. t o be able t o ovegride OPA when it comes t o s e t t i n g business prices?t1

   asked'Nat Dyke,               "And how would. you 1Ike t o have P h i l Murray over
   there s e t wages, regardless of tho S t a b i l i z a t i o n Act;?"
                 That ended the argument.                  Except t h a t f o r t h r i g h t Eked V h s o n
                        general thought before Congross and f i n a l l y succeeded

                        i   the amendment whereby the Secretary of Agriculture
   oould put farm p r i c e s i n a preferred p o s i t i o n ,                   Judge Vinson, long
   one of the most respected and populhr members o r Congress, has done
   more t o cement r e l a t i o n s betweon Congress and'the Executive branch
   than any other one man, not excluding Jimmy Byrnes.
                                        CHURC ilI LL f          I
                                                           "&IEMo RS
                 FMends of the ?.ate President who are anxious f o r Truman
   t o go over b i g a t h i s forthconing Big %Tee t a l k t e l l t n i s s t o r y
  about the % I t a and Teheran conferonces,
                 Roosevelt, when he r e t w n e d , t o l d f r i e n d s how, i n discussing
  d i f f e r e n t t o p i c s w i t h Churchill and S t a l i n , he would usually make
   the f i r s t prescn-tation of t h e case,                 This took three t o f i v e m u t e s ,
   Then Staliul would give h i s views, whlch a l s o took t h r e e t o five
  minutes,
                 "men,      It   said Roosevelt, "Churchill would present his
  memoirs-lasting                30 r i d n u t ~ s ~
                                                  It


                 Xhib House a & r i s c r s aro wondering how T w n can avoid
   the Churchill ttrnomoirs" when he goes t o &rain,
         .
         .

                                              MACAXTBUR A N D ?FYTZINGS
                 The o t h e r day, hzndsome Senator Tydings of Maryland devoted
                        .
                        \

  considerable time on the ,Senate floor t o borating t h i s columr+J.st
  for speculating on why Tydings returned from the Philippines a f t e r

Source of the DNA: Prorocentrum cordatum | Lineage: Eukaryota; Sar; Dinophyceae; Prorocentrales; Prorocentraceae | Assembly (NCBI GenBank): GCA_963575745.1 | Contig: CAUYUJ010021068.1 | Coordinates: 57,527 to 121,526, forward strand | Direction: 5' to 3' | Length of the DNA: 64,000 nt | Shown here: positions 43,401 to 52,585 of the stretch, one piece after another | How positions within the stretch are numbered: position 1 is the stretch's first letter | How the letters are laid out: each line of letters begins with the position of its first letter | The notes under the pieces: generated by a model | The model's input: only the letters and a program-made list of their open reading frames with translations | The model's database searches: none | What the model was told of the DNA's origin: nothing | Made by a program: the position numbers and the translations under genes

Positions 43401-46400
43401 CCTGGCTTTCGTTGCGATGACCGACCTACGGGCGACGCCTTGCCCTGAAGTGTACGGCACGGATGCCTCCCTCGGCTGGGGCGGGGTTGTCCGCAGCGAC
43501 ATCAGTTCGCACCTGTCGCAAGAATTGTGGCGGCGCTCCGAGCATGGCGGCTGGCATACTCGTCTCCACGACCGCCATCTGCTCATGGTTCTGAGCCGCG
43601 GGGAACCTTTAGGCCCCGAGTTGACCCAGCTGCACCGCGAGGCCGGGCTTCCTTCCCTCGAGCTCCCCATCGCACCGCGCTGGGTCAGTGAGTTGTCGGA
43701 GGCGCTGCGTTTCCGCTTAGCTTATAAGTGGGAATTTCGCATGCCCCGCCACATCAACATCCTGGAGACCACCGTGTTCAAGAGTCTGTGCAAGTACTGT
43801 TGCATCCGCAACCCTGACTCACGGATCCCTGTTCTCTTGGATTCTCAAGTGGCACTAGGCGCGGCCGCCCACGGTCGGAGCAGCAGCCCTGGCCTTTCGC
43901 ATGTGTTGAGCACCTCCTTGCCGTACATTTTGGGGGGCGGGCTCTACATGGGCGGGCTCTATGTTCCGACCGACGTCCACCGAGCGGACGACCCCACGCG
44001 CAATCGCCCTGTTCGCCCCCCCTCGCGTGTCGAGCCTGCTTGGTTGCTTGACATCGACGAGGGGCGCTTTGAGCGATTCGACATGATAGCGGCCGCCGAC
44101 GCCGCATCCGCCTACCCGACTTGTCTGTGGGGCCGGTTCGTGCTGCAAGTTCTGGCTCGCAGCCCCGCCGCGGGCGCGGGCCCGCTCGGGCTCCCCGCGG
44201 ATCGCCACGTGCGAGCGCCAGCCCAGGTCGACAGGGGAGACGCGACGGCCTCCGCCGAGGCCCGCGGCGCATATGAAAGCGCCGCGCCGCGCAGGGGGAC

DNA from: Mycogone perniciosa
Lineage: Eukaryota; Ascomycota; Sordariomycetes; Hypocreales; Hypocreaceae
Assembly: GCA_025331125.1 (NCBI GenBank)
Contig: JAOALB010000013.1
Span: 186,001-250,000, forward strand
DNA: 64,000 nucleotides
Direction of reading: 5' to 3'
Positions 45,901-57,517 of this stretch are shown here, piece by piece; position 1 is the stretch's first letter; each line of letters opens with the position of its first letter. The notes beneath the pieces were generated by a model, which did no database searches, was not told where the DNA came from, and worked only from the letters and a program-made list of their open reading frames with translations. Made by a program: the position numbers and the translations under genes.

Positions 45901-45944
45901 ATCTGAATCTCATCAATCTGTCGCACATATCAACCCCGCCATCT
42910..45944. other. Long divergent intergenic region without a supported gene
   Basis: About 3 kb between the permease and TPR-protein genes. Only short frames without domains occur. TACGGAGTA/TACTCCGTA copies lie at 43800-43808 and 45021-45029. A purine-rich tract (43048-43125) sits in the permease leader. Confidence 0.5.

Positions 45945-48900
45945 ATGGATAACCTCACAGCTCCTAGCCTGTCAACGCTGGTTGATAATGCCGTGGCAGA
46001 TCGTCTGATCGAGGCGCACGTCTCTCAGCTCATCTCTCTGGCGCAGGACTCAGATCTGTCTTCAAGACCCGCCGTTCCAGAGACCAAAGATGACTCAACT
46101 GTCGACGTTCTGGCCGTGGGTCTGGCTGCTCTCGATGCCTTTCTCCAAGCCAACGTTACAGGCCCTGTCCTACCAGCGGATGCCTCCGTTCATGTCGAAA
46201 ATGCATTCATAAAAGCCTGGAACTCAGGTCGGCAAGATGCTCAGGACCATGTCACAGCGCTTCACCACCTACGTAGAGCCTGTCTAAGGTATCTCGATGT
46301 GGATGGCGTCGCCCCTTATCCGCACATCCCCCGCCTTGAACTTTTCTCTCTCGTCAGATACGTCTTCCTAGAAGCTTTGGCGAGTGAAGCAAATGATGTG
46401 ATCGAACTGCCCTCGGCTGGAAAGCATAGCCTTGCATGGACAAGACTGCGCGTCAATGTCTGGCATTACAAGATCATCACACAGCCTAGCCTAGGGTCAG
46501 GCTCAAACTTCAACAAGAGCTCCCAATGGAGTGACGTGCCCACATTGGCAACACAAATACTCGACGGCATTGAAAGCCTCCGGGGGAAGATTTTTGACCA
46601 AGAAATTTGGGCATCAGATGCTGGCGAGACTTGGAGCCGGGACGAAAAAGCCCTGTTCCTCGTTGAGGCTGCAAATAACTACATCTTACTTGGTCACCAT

f i v e days, when he expected t o rcmain five weeks.                                  No s p e c i f i c r e a s o n
  was offered 'by t h l s w r i t e r for Tydlngs' sudden return.                                He had made
  his abrupt decision a f t e r honferring w i t h General MacArthur,
                                                           (more)




Courtesy of American University Library - Special Collections, Washington, D.C.
   -THd IiVASHINCisrON MERRY-GO-ROUMD                                   .
                                                         Rel. Tue s July 3, 1945              Page 3

                    Since then, f u r t h e r information is avaiJ.abag.,And                       a t the
    r i s k of f u r t h e r d e n i a l s a n d ' f u r t h e r w a s t e of    the taxpayers' mmey
     i n paying f o r t h o Maryland Senator's fblminations in the Congression-
     a l Record, here are the f a c t s behind w i n g s sudden departure:
                    General MacArthur i s convinced that the strongest p o l i t i c a l       e     .




     group i n t h o Philippines today i s the F i l i p i n o undkrgroutld, the
    m n who stayed an& r e s i s t e d t h o Japs.
     e                                                               As   i n European CountrSies,
     the exiled governments have l o s t t h e i r popularity.
                    Thorefme, the Osmena Government, without c a s t i n g any
     r e f l e c t i o n an the s t e l l a r q u a l i t i e s and leadership of President
     Osmna, 1s not popul?r i n the P h i l i p p i n e s and probably w i l l be
     voted out of office in November.                        The f a c t t h a t Osmena lived in

     Washington during the Jap occupation i s held against h i m ,                                       b




                    Th8refor8, Rlackthur argued that f o r Tydings t o make a
                      b
     protracted s t a y i n ?lie P h i l i p p i n o s and discuss indoFndqnce and re-
     oonstruction loarm w i t h the Osmenan Governmsnt would merely be talk-
     ing w i t h a government which would not be i n power a f t e r November.
                                          conferences
     He a l s o f e l t that such         L  .
                                                might confuse tho P h i l i p p b e people
     by making I t appear that Sonatorial'taLks w i t h Or s put the
                                                         s nm
     o f f i c i a l stamp of approval on Osrnena f o r re-election.
                    It is a l s o suspected that General MacArthup is not averse
     t o seeing h i s friend Brig, Gen, %muel Roxas elected President
     in November,           Although a Fmber of the puppet Cabinet under Japan,
     Roxas was released from j a i l and appointed on PJIacArthurts s t a f f as
     the only puppet Cabinet mmbor not a c o l l a b o p t o r ,                        Roxas has now